I like autumn as a metaphor for old age. I know it is not a perfect metaphor; golden leaves on the trees renew themselves in the spring, but we cannot renew ourselves in the same way. Hopkins points out that the “Goldengrove unleaving” is a reminder of the “blight man was born for.” And it is. And yet. I recent read a memoir by Pico Iyer entitled Autumn Light and would highly recommend it – or any of his books. There was this about fall in Japan:
And every year the autumn poses the same question, which I, every year, am barely able to answer. There’s no time to waste, the yuzu-colored light reminds me; and yet it would be a crime – a sin – to turn away from the beauty of the season. The bright days make me unable to resist the impulse to go outside; the days of sudden, unrelenting rain commit me to solitary confinement. I am not always ready to accept that it’s in surrendering my hopes and careful designs that real freedom comes. (my emphasis)
And it is really surrendering that I want to talk about – letting go. It should be so easy, and it is nevertheless the hardest thing. And not just for me. Every meditation or contemplative group that I have participated in comes back to this again and again. We know it will make our life easier; we know it is inevitable in the long run. But we cannot do it. And I would note here that letting go is not the same as disregarding; detachment is not apathy.
I have always known intellectually that letting go would help. When my son complained of stress at work, the only advice I would give him that I knew was right, was to not take it seriously, to let it go. To do the job well, but with detachment as to results and the regard of other people. This was advice I was never able to follow myself, but I knew it would have allowed me to work longer and healthier. And better. It’s even true of relationships – we all know of relationships that fell apart because one of the partners tried too hard, held on too tight, as William Blake knew:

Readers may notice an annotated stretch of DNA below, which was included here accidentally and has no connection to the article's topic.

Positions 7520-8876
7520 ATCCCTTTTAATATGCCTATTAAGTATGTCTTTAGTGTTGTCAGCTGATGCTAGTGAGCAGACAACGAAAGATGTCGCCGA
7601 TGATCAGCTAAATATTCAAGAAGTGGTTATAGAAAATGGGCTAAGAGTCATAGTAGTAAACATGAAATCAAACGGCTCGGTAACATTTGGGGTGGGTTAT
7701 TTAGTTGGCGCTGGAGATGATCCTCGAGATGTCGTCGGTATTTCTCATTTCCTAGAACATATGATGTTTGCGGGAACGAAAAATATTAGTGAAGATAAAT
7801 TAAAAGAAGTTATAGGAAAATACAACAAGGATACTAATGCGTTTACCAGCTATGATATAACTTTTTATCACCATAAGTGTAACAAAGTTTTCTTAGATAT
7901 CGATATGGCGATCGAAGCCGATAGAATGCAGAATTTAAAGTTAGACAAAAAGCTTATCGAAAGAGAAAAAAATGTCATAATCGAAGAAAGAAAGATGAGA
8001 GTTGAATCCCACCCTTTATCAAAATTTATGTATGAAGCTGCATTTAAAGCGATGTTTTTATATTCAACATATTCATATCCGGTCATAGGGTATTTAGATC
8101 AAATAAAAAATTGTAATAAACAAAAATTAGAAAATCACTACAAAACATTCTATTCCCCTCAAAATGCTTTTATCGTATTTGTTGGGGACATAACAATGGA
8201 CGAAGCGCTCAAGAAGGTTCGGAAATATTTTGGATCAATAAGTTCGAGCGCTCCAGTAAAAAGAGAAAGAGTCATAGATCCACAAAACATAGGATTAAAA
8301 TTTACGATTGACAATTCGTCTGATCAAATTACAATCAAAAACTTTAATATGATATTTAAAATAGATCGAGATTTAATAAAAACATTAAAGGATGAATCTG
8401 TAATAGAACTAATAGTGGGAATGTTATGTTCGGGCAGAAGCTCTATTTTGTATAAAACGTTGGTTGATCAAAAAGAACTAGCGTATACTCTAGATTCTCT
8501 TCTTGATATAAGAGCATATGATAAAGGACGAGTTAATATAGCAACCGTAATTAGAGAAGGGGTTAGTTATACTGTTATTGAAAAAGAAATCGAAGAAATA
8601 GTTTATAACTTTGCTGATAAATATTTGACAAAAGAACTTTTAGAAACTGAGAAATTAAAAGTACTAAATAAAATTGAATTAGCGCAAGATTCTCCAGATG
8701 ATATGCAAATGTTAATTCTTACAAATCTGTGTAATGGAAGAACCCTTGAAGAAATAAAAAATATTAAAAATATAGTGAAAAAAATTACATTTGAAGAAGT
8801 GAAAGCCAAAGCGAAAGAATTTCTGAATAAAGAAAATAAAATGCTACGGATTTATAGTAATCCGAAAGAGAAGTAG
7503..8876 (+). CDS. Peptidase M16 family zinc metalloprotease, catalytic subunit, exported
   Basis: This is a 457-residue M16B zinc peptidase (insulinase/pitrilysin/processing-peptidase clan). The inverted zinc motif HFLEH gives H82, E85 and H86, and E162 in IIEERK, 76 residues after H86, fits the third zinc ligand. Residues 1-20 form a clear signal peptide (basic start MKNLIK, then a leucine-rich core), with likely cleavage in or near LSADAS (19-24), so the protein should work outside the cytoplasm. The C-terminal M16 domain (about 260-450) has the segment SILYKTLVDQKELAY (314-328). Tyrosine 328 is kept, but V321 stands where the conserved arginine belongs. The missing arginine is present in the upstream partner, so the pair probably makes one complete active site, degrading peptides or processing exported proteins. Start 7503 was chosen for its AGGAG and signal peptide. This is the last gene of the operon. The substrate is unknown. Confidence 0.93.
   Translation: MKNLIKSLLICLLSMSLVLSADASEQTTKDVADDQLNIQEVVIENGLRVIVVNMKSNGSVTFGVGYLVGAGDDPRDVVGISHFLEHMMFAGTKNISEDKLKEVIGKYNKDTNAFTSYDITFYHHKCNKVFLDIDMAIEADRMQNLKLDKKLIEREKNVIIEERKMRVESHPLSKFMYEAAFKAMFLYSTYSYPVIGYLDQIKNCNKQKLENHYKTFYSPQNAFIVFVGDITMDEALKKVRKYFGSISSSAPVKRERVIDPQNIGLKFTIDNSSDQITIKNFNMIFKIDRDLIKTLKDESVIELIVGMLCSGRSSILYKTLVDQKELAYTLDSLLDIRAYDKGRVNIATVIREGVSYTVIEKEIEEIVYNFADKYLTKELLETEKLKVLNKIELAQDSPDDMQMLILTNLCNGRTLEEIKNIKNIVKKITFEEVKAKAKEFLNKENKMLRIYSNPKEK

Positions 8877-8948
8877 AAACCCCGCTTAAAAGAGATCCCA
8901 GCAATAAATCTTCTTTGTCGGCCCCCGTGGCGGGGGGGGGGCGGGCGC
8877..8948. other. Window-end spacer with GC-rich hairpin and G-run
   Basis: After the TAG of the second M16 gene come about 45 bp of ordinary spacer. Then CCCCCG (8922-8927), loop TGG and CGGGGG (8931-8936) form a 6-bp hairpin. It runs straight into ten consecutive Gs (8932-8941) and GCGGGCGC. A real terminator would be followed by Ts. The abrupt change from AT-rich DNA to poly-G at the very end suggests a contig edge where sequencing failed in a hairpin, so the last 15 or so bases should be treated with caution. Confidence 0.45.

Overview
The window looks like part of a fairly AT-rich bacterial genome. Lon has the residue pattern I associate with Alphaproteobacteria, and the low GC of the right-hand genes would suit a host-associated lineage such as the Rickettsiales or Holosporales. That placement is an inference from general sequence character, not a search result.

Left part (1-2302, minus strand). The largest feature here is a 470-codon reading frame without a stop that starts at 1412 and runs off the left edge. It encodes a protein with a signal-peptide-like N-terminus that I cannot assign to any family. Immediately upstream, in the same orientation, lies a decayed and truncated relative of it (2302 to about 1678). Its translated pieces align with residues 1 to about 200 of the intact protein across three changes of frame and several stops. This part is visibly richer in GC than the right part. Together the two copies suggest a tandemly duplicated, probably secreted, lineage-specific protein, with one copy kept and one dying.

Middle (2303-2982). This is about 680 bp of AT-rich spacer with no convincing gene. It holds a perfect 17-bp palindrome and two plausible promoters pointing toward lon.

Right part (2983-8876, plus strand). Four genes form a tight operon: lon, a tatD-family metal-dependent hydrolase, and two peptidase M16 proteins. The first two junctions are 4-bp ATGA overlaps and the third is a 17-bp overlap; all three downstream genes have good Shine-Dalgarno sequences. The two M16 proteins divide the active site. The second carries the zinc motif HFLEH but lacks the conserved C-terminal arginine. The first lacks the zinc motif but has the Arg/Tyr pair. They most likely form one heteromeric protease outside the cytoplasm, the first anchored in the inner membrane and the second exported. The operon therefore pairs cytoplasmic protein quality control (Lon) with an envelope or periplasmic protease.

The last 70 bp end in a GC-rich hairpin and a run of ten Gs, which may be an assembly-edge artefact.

He who binds to himself a joy
Does the winged life destroy;
But he who kisses the joy as it flies
Lives in eternity’s sunrise.
Maybe it’s a little like dieting. It should be the easiest thing in the world not to eat. So it is with worrying, fretting, blaming, catastrophizing. Who wants to frighten ourselves to death? Apparently, most of us.
In old age many of the worries of our youth should have dissipated. Our children are grown, ambition has run its course, (most) passions are dulled. But that seems to make little difference. We worry about our grandchildren, our aches and pains, our declining loved ones. There is always something. But we also have our own very real experience proving that 99% of the things we worried about never came to pass – and even when catastrophe materialized, it was seldom as bad as we expected. Shouldn’t we have learned? The truth, I think, is that we have learned, but old habits die hard.
One thing we know will happen. We will die. Worrying about that not only won’t help, but it will diminish the days we have left. I started with the metaphor of autumn for old age. Autumn is a wonderful season, my favorite. But it would be spoiled if we just saw it as a harbinger of winter. Let it be say Lennon and McCartney. Fear no evil says the 23rd Psalm. You can only lose what you cling to says the Buddha. Consider the lilies says Jesus.
If you have figured out the trick to this – to letting go and letting be – let me know. Let all of us know. Please.
My story, “Every Winged Bird,” does not give us an answer, but it does give a picture of someone who has given up everything which does not give her joy. It was part of a series I wrote inspired by Ovid’s Metamorphosis. Ovid knows about change, and in another poem he said “happy is the man who has broken the chains which hurt the mind, and has given up worrying once and for all.” He doesn’t tell us how, though.